Sunday, July 17, 2011
Beautiful young Hispanic women in Nirvana tank tops, holding hands with boys in Dodger caps.
Lovely, older Mexican women wearing long velvet skirts with turquoise eyes standing four in a circle around a huge stone, kneading and pressing a large mound of dough into soft, white tortillas.
Young children held captive in the arms of a parent. Then, at last wiggling free and bolting, unrestrained, to their new friend selling ice cream.
A stunning young lady, helpless and confused, breaking into tears while standing in line for a taco; seeking an explanation from a knowledgeable friend. I could only wonder what uncompromising, apathetic, egotistic young punk could do such a thing. It's always that way in the eyes of a detached male. The other guys are all punks.
Austere ladies clutching open umbrellas, as colorful as their dresses, to block the midday sun.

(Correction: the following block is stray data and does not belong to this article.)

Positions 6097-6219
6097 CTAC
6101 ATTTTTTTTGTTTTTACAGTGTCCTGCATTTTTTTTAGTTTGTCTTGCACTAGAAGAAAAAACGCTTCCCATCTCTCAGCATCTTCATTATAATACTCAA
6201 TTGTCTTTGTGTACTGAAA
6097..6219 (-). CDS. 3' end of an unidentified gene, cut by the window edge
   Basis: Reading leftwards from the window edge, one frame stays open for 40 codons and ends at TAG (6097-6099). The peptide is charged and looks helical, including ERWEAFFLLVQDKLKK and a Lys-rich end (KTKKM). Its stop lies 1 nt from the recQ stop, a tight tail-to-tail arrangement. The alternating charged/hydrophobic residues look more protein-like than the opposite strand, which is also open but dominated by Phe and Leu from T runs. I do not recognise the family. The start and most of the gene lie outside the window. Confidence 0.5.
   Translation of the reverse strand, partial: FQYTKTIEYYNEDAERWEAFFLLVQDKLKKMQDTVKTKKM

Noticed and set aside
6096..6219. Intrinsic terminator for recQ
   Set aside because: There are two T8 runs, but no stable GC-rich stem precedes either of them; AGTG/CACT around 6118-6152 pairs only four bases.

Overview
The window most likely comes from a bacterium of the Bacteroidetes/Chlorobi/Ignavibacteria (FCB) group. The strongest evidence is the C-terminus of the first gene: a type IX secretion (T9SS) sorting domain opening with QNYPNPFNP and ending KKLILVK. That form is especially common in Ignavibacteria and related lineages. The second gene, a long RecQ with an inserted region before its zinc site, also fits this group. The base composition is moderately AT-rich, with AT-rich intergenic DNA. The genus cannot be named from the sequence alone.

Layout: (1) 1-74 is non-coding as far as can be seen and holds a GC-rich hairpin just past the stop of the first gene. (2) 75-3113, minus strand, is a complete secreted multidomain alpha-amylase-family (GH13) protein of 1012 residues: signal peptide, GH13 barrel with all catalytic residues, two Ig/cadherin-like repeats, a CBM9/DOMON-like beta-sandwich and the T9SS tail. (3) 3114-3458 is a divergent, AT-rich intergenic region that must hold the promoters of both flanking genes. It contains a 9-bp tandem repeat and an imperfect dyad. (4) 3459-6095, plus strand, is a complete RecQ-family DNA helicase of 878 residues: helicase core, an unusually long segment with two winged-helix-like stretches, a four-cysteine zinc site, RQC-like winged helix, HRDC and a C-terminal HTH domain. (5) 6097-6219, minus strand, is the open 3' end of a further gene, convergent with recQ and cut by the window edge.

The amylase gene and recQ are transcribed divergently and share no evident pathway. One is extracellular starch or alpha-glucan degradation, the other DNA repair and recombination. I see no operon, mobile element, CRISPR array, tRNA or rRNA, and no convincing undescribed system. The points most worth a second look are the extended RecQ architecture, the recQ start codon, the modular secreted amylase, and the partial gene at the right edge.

Pale white tourists in floppy sunhats, draped with large-lensed digital cameras holding Fodor's U.S.A. books with their non-pointing hands.
A twenty-something redhead in pigtails and a bicycle helmet hustling across the bricks in search of who knows what.
Hardly any smokers. After 3 hours I saw my first two. Then, later I recognized another couple. It was the same two, they had just made a smoking lap.
A brother and sister fighting over control of the video camera. Sister won. They always do.
For 45 minutes I watched a traditional Aztec dance group in a public square just off of Olvera Street. I asked, through a translator, one of the performers about the dance and what it meant to him. He replied that they were celebrating the creator (the sun) and showing appreciation for the world he has given them as a home. The dancers continue their traditions in an attempt to both keep their history alive as well as share some of their culture with the community.